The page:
Over at PrawfsBlawg, Prof. Will Baude asks why the Supreme Court is taking so long to decide Fisher. As readers know, the case challenges the University of Texas’ use of racial preferences in its admission process. PLF filed a brief in the case, and has blogged extensively on it. The case was argued at the beginning of the term, back in October. Since 2008, the Court has decided every case argued in that month by the end of April. So the fact that Fisher is still pending in June is noteworthy.
Leaks from the Supreme Court are incredibly rare, so no one has any inside information on why it is taking so long. But that isn’t preventing speculation. Some of the more interesting hypotheses are that the case is taking so long because the vote resulted in a tie [Justice Kagan recused, opening up the possibility of a 4-4 vote], the case is going to be held over for reargument next term along with Schuette, or one or more justices have changed their minds, as the Chief Justice is widely rumored to have done in last term’s Obamacare case.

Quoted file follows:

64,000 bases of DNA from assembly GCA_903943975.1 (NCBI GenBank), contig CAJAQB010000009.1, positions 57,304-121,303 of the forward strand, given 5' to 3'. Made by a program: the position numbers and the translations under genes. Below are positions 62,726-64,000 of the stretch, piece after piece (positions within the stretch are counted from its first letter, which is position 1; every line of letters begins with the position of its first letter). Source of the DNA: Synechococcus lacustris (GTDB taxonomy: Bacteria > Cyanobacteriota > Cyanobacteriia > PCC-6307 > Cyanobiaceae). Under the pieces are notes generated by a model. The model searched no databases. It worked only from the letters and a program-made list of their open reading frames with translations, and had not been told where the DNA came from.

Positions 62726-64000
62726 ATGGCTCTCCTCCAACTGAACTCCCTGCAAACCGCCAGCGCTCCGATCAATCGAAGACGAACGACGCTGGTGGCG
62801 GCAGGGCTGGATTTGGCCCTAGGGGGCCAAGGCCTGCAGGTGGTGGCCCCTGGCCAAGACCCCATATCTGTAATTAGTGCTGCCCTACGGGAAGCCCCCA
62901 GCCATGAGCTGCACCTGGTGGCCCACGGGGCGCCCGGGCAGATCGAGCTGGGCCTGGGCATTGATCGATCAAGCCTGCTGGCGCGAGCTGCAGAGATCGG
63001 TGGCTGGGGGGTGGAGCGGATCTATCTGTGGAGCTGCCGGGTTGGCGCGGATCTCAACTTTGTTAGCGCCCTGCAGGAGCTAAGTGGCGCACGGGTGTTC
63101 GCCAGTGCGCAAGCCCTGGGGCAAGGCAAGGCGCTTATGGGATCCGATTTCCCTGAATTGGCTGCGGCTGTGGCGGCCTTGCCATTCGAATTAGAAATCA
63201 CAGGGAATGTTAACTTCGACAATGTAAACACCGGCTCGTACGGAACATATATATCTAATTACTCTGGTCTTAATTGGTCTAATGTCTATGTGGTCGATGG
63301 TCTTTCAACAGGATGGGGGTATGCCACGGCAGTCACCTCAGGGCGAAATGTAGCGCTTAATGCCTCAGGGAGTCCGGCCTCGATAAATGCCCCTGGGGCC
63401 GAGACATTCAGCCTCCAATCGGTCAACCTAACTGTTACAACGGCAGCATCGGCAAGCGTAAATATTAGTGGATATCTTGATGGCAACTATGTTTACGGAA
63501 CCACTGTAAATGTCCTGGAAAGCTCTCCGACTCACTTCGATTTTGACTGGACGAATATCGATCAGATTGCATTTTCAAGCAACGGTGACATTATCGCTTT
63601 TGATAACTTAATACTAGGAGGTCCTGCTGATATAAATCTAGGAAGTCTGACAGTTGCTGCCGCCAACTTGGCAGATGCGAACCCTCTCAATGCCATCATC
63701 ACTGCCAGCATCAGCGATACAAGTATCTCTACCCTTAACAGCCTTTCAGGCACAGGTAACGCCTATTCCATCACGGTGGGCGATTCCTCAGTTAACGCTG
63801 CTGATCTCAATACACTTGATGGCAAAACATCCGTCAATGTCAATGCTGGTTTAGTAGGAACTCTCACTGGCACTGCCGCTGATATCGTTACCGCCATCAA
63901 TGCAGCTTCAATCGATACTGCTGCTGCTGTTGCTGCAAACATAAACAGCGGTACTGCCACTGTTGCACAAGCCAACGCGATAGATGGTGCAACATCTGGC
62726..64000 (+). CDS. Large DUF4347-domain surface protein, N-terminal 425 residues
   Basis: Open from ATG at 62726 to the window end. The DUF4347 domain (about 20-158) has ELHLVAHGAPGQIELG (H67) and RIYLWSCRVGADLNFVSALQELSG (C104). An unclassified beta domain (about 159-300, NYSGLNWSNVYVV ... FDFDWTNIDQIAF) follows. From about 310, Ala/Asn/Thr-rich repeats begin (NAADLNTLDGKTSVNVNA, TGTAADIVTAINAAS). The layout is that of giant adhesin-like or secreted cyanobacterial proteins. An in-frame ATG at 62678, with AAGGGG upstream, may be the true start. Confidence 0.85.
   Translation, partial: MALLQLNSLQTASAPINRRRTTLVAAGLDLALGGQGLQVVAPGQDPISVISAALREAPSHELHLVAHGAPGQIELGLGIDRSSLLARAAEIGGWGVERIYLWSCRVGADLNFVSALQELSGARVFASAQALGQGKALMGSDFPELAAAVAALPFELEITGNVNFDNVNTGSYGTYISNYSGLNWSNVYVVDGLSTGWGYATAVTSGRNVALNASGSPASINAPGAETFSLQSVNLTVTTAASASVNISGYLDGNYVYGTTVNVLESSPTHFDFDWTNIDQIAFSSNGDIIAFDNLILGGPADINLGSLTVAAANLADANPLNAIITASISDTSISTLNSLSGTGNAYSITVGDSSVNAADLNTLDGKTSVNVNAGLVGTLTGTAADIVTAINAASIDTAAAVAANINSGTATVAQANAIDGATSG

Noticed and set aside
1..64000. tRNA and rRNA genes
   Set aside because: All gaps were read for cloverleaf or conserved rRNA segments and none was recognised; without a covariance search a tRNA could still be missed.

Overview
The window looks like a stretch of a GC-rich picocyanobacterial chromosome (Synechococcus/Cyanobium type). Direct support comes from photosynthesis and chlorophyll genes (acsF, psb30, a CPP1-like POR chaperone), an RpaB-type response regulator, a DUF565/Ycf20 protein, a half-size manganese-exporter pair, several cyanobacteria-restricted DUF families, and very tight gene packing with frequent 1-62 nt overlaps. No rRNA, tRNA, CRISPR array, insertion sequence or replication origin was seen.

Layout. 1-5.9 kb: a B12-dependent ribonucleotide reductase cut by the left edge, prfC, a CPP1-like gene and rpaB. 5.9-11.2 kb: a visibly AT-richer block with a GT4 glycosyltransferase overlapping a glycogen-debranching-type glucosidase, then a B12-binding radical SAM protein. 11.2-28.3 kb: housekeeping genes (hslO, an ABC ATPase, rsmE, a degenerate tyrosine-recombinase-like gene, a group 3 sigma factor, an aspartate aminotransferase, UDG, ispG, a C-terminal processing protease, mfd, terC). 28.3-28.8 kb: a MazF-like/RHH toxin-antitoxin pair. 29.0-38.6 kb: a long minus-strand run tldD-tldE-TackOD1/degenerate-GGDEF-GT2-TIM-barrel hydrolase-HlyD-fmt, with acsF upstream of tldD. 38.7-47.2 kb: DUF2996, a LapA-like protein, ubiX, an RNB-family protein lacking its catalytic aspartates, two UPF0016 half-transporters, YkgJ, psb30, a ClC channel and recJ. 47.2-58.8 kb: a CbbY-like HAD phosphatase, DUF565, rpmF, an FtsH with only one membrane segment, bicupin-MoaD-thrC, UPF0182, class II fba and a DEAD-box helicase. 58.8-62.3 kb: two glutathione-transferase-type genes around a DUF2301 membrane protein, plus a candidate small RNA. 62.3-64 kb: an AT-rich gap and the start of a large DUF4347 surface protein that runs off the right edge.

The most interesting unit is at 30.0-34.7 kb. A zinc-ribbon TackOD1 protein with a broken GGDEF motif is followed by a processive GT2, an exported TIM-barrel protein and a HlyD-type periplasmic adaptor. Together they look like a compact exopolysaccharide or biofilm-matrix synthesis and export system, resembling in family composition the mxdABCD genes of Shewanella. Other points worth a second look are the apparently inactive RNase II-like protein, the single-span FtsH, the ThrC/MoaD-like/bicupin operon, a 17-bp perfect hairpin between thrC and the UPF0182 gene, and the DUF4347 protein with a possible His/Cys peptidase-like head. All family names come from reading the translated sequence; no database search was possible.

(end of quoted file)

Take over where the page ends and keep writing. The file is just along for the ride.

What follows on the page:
Prof. Baude offers another alternative:
Originalism. Justices Thomas and Scalia have never provided very much of an explanation for how their view that the 14th Amendment requires symmetrical colorblindness is consistent with the Amendment’s original meaning. There are plausible arguments available to them, as Mike Rappaport has recently shown, but they haven’t talked about them much. Perhaps one of them has finally decided to get into the issue, perhaps after being provoked by some comments in the dissent. (My nominee for such an opinion would be Justice Thomas, perhaps in a reprise of some of his famously long separate opinions like Holder v. Hall or U.S Term Limits v. Thornton.)
The Court is expected to issue more opinions on Monday, so perhaps we will have our answer soon.